Urban spaces have become blended even more seamlessly with their portrayal. Such representations are generated via a broad range of media which both influence and sculpt our sense of their constitution so that our sense of what the urban ‘is’ is inflected by a range of interpretations, atmospheres, inherited viewpoints, dialogues and scenarios derived from these media.
In this paper the authors look at this interpretive skew as generated through intense video gaming activity and from a particular simulated urban context, the city of the game Grand Theft Auto 3: Liberty City. Their objective is to conceptualise the linkages between gamers’ apprehension of the relative realism of this in-game environment and its influence on their experience of traversing ‘real’ urban environments. They suggest the notions of slipped and segued viewpoints as a means of understanding the differential degrees to which real and artificial interactive representations, based around violence, gang ecologies and dystopian urban space, bleed unevenly into the everyday urban life of these players.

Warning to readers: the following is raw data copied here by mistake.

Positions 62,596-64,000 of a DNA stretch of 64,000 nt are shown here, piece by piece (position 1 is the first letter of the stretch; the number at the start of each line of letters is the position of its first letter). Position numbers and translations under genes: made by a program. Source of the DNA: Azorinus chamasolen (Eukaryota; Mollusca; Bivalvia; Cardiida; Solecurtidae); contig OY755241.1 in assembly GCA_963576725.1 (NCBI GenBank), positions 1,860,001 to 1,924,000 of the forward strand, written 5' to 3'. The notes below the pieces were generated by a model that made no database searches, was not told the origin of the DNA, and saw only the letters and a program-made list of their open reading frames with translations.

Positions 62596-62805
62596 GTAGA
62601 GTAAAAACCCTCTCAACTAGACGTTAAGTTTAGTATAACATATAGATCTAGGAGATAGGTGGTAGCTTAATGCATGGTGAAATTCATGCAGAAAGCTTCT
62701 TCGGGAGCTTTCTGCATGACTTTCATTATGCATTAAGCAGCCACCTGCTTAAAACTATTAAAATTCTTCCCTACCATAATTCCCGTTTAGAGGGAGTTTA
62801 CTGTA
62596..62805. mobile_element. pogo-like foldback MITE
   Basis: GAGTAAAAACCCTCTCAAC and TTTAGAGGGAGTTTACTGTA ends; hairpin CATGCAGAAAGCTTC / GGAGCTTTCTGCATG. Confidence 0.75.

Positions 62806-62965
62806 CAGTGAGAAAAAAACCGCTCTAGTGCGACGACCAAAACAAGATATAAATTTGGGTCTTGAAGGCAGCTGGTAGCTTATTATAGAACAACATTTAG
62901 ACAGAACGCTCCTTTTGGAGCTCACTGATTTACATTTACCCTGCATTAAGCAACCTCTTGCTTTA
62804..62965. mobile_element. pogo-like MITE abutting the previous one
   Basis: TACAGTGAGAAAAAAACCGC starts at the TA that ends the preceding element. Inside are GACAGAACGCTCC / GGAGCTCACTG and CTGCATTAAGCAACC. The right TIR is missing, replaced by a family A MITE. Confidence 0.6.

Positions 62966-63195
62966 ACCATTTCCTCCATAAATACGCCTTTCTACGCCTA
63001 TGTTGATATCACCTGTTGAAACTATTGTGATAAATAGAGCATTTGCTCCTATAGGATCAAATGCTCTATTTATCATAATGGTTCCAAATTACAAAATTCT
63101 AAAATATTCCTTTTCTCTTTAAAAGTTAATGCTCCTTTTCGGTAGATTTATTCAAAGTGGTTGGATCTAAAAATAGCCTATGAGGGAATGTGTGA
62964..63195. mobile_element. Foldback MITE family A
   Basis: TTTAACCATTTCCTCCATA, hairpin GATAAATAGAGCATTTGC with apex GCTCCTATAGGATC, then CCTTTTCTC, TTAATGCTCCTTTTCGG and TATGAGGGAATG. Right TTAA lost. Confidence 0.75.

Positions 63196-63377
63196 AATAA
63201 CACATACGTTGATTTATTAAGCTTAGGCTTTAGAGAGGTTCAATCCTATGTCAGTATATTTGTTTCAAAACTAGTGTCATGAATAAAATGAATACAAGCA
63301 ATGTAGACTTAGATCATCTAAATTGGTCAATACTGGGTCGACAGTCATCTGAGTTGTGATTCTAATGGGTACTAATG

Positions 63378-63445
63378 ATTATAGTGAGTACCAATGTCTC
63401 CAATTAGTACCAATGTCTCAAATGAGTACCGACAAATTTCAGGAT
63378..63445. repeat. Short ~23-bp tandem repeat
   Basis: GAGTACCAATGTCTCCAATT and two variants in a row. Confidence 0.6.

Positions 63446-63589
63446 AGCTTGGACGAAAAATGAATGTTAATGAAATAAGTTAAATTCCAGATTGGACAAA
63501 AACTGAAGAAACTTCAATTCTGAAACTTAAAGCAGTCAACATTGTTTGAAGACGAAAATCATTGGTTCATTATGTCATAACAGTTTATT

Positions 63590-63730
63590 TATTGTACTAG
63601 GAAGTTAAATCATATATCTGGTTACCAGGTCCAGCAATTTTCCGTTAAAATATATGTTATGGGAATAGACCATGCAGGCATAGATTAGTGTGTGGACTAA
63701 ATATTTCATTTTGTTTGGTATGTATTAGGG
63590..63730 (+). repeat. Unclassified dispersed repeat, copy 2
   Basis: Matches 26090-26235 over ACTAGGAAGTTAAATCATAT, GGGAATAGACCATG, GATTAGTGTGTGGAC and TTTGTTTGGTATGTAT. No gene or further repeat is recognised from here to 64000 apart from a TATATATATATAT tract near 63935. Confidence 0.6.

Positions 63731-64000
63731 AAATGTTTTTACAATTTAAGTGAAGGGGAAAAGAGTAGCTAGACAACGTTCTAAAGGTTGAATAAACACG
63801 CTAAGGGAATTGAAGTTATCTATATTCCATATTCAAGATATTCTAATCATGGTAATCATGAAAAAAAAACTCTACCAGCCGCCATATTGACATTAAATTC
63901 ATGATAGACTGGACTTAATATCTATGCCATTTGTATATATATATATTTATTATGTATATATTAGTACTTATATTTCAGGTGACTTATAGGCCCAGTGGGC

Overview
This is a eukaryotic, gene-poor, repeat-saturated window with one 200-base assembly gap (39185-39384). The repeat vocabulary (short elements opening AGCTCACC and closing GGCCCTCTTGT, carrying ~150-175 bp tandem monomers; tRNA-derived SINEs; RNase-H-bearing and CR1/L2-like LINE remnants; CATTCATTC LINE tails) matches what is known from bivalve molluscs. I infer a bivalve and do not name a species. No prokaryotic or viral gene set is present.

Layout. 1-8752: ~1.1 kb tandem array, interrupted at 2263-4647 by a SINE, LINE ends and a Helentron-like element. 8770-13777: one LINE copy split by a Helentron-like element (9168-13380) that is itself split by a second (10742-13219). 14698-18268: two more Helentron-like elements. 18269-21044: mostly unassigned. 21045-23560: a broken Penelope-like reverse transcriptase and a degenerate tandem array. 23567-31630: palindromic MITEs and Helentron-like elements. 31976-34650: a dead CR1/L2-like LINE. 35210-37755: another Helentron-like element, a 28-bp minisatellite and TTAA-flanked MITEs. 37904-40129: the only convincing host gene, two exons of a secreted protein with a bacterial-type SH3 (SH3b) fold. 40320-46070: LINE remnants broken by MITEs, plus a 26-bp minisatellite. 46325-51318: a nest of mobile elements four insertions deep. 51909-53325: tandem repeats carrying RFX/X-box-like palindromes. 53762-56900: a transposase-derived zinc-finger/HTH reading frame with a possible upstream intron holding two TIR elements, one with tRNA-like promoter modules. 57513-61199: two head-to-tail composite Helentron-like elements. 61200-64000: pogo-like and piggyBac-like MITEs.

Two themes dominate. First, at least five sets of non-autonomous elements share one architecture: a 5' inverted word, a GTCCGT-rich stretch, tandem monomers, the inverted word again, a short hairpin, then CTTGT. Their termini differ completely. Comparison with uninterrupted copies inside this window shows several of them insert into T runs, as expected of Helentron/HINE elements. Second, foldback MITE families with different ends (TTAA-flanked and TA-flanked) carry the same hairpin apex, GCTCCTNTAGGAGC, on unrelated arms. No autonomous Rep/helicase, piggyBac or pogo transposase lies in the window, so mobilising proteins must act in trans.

This sense of space appears to influence perceptions of risk, the navigation of urban space, and received understandings of social ecologies and stereotypes which overlap with the non-game world. Gamers move within what we call the ludodrome – a mediated space between immersion in urban simulation and a real world that is simultaneously generated, destabilised and blurred by the effect of such gameplay.